Below you will find some selected results from the first year of the project.

Nudging Review (Deliverable 2.1a)

This deliverable describes what is needed in order to design behavioural interventions that encourage people to use more sustainable modes of mobility more often. Such measure are certainly needed, especially in the face of climate change, but reducing car traffic, emissions and noise can also make cities more liveable places. With the wide use and possibilities offered especially by mobile devices, there have been considerable efforts already in the mobility field to change behaviours with digital interventions. However, the efforts are often not as effective as they could be, because many of the interventions in the mobility field operate without any theoretical model of behaviour change. In this deliverable, written by Salzburg Research, we discuss why and how interventions should be firmly rooted in appropriate theories, and for the mobility field, we suggest using an already existing model of behaviour change, the COM-B model developed by Susan Michie and colleagues. The model will serve as a theoretical behaviour change model for the DyMoN project, for designing the set of (digital) behaviour change interventions (“nudging repository”) for encouraging use of sustainable mobility modes, and for informing city representatives on how they can motivate more sustainable mobility within their cities.


Review of User Needs (Deliverable 2.1b)

The report provides insights from the analyses of user needs, collected through four transnational think tanks with end-user citizens, eleven in-depth interviews with city stakeholders and a workshop on the dashboard design involving five smart city stakeholders.  Based  on  a  co-creation  approach  for  primary  data  collection,  the analysis  presented  in this  report  provides  a  thorough  understanding  of  the  needs, aspirations and expectations of the user groups concerned by the nudging repository and the overall  DyMoN  framework.  Specifically,  the  document  presents  an  overview  of  the  needs expressed  by  end  users  (citizens),  as  well  as  smart  city  mobility  stakeholders  (mobility managers, urban planners and other practitioners in the public mobility sector) from Austria, Germany and Sweden.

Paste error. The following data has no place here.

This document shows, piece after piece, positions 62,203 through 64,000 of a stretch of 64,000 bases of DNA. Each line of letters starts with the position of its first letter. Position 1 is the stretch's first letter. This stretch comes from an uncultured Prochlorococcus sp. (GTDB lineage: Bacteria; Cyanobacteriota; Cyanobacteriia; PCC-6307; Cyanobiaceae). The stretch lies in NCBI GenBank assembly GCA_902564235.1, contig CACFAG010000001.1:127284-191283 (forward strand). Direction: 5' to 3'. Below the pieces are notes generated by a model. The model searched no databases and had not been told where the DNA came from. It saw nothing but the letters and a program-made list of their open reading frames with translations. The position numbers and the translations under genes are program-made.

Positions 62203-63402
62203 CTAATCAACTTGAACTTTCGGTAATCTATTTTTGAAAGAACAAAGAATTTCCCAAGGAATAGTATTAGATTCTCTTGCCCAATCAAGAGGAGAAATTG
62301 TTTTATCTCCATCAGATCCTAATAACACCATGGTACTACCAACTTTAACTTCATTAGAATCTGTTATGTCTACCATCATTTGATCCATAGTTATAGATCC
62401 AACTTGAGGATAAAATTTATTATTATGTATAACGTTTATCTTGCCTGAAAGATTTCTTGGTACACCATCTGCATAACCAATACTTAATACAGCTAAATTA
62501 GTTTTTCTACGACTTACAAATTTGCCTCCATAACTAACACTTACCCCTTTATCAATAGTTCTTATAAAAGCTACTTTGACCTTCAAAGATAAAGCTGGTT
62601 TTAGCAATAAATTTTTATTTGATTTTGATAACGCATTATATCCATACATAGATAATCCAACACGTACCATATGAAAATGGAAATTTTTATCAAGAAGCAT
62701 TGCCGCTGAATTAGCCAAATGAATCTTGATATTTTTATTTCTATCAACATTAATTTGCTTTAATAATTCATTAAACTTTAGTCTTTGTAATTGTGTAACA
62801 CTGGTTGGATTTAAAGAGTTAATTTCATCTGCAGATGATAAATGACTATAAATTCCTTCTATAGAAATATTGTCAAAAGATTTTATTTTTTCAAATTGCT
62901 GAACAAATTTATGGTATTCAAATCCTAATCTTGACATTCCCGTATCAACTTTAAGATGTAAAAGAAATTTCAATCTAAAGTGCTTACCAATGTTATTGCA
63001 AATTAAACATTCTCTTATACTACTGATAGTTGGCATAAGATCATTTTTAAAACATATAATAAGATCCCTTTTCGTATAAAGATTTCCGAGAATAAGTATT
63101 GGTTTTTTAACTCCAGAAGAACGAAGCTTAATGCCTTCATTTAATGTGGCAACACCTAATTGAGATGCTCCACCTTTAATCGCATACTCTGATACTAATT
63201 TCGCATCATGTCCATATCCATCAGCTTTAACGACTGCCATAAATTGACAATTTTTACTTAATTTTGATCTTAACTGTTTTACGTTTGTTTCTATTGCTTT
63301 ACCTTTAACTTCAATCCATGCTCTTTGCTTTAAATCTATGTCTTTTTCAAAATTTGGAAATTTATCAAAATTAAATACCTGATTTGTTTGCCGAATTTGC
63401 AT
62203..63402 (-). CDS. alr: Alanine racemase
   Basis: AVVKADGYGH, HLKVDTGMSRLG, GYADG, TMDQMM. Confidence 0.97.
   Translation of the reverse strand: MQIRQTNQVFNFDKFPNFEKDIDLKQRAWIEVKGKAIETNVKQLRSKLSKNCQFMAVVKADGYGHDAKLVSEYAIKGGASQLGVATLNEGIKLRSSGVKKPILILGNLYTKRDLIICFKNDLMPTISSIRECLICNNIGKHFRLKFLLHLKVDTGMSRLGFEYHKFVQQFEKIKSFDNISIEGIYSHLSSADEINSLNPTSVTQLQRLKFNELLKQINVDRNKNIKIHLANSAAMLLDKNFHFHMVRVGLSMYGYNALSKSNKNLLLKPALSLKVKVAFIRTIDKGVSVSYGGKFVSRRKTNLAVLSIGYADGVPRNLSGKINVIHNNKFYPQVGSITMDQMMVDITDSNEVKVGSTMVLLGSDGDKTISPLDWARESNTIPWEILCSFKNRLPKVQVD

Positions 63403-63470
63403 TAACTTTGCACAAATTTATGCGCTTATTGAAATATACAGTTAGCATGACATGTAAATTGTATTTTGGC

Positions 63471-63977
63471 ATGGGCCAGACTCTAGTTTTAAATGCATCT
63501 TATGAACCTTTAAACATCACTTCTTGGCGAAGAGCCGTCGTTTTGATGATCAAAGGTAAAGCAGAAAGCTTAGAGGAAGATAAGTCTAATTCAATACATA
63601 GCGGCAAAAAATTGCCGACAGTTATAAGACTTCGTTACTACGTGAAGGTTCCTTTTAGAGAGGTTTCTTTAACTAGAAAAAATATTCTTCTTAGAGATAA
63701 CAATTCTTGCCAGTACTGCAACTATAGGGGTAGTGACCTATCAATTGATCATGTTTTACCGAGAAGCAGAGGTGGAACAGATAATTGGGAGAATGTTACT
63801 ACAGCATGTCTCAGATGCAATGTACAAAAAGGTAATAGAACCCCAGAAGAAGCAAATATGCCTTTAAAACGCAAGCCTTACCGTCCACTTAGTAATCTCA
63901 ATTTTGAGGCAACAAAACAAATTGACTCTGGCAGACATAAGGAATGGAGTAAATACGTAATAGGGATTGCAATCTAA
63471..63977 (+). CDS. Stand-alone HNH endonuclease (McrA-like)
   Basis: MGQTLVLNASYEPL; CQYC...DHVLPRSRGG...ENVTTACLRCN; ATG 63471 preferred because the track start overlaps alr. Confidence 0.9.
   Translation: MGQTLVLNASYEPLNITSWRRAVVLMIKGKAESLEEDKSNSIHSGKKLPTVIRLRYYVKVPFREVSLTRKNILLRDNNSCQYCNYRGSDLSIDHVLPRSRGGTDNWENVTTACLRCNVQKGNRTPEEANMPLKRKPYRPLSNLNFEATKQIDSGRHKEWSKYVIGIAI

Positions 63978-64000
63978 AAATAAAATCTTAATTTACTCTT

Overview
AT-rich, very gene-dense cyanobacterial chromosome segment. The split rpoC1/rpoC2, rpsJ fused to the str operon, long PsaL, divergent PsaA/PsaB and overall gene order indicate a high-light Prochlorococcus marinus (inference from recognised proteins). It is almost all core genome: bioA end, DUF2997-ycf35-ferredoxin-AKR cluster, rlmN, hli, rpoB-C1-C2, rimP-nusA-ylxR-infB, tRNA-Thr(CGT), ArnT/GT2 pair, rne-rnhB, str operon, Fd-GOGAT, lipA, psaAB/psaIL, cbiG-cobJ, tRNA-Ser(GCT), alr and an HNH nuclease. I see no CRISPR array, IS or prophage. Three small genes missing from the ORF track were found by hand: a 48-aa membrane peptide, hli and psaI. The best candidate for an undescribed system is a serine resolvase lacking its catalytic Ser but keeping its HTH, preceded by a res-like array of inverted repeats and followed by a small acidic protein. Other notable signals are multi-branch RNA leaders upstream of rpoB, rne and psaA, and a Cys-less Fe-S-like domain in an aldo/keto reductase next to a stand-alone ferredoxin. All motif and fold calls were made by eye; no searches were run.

The document provides key insights from the analysis of the following three actions led by the DyMoN partners: 1) Four international think tanks (one with female – only participants) led by Ecollective. 2) Eleven  individual  interviews  (with  mobility  managers,  city  representatives,  urban planners) led by Sustainability InnoCenter. 3) A workshop on the smart city dashboard (with five smart city managers from Austria and Germany) led by Trafficon.


In addition, two students wrote a master’s thesis on the topic of user needs as part of DyMoN. Mehri Fakhri and Rozita Zeinodin were interns at the project partner SustainabilityInnoCenter and completed their master’s thesis at Uppsala University. Since a master’s thesis is also an important contribution to a project in terms of knowledge transfer, this work should also be considered here.

To improve the efficiency of nudging techniques applied in the transition to sustainable mobility – An applied urban study within the transport sector


Ethics of digital, data-based nudges: The need for responsible innovation (Publication)

Digital, data-based nudging is seen as an innovative method for influencing behaviour without threat or banning options. However, concerns have been expressed that it is a paternalistic way of manipulating people into behaviour that even taps into subconscious and automatic decision-making. In light of tailoring nudges with big data for personalization for added effectiveness, ethical problems about privacy of personal data arise. In our contribution, we address these challenges within the framework of responsible innovation. For the field of sustainable mobility, we demonstrate how responsible digital nudges can be designed by incorporating reflexivity and inclusion. We discuss how ethical implications as well as issues of data privacy and use of personal data can be reflected in the design process of data-based nudges, and present results from cocreation workshops that were used to get feedback, improvement and new ideas for nudges. Finally, we give recommendations for designing responsible digital, data-based nudges.

Download publication here:

Citation: Luger-Bazinger, Claudia, Marquez, Rodessa May, Harms, Carlotta, Loidl, Martin, Kaziyeva, Dana, & Hornung-Prähauser, Veronika. (2022). Ethics of digital, data-based nudges: The need for responsible innovation. Proceedings of the XXXIII ISPIM Innovation Conference, Copenhagen, Denmark, 5-8 June 2022.